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When people find out I’m an atheist, the question often comes up about what I do during the Christmas holidays. There is an assumption that atheists don’t ‘do Christmas,’ so they are surprised when I say how much I love it.
Most atheists grew up in religious households, and most of us grew up with celebrating religious holidays. We have childhood memories of Christmas or Hanukkah, family meals, holiday cheer and the quirkiness of our relatives. While we might make noise when religion attempts to break through the wall of the separation of church and state, we are not in the habit of kicking Santa in the shins, tearing down creches, or, like the Grinch, stealing the Christmas stockings from the mantle. I admit I have known atheists who grow quite surly and Scrooge-like at any suggestion of Christmas merriment. But historically most of that sort of opposition to Christmas and its symbols has come not from atheists at all, but from rival religions. Most of the the atheists I know revel in the season as a way of celebrating family and friends, which really is the modern meaning of Christmas.
Some Christians have accused me of being hypocritical for celebrating a Christian holiday. However – and perhaps this is from my background in anthropology – celebrations are a natural part of human culture, and Christians simply appropriated local celebrations to suit their own peculiar beliefs. Christmas is only ‘Christian’ because ancient winter pagan celebrations were incorporated by the Church.
The Christmas tree, which became a part of English and American tradition through German influence is a recent tradition. The English took on the German tradition of the Christmas Tree during the Victorian era under the influence of Prince Albert. Americans, on the other hand, were likely influenced by the Prussians during the American Revolution as well as the many German immigrants who came to the fledgling nation. But evergreens have been part of human celebrations at least as far back as the Egyptians as a symbol of the triumph of life over death. In pre-Christian Britain, the druids placed evergreens outside their door to symbolize the coming of spring. Christians adopted the symbolism so readily that they use palm leaves to celebrate the ‘triumph’ of Christ’s rise from the tomb at Easter, and then use those same palms as ashes to mark the cross on the forehead of Catholics throughout the world to signify the beginning of Lent the following year.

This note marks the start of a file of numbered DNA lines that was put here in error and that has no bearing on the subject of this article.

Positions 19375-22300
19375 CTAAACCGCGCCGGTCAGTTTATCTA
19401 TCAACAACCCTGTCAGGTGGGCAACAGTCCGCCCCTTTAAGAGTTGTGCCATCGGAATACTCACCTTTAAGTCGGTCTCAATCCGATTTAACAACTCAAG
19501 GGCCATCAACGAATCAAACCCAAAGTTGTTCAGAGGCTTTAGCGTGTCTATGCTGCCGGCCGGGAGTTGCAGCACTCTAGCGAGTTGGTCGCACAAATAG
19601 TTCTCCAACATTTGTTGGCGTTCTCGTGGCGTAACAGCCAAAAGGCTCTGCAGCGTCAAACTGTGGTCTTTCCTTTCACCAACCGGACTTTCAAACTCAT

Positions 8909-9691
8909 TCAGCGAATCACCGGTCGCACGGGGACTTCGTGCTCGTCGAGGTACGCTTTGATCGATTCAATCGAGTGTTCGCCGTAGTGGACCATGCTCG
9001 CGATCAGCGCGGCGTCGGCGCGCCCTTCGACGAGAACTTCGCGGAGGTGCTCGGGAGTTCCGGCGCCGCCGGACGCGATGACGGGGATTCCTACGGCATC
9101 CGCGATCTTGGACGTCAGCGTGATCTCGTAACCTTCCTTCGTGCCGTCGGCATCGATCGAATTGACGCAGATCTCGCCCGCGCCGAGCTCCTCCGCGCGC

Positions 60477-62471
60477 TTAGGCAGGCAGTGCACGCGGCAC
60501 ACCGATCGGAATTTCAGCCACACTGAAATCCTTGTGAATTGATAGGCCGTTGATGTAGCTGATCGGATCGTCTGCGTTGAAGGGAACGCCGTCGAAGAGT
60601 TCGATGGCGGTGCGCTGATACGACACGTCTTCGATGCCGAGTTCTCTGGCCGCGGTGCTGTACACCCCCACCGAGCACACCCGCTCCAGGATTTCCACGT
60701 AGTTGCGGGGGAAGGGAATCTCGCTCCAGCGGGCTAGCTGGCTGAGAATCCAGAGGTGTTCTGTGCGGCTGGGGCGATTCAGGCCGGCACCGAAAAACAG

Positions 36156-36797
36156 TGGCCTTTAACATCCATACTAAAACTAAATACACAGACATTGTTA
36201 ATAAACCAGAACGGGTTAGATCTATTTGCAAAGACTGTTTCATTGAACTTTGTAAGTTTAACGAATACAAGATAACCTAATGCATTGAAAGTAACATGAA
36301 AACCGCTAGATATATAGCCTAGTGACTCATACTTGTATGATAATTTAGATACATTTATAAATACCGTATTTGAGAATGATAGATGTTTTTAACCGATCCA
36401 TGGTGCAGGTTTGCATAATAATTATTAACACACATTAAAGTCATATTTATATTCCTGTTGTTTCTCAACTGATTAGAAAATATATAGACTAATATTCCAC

Feasts have been part of human culture since long before we worshipped a monotheistic god. It is a deep-seated part of our social nature, and humans are arguably the most social animals on the planet. Eating together, breaking bread whilst telling stories about ancestors, about hunting, battles, and travels, were part of everyday life for successful tribes throughout human history.
Music too has its role in the universal human experience: singing, drumming, and dancing were part of the celebration – whatever particular gods or goddesses the people worshipped. Long dark winter nights would have lost their gloom with the warmth of a fire and voices raised in song. Worship has nothing to do with our love of music; it is in our genetic heritage – it is an intimate part of our social mind that induces bonding and fellowship.
Celebration is not owned by any one culture and especially not by any one religion. It is part of our humanity.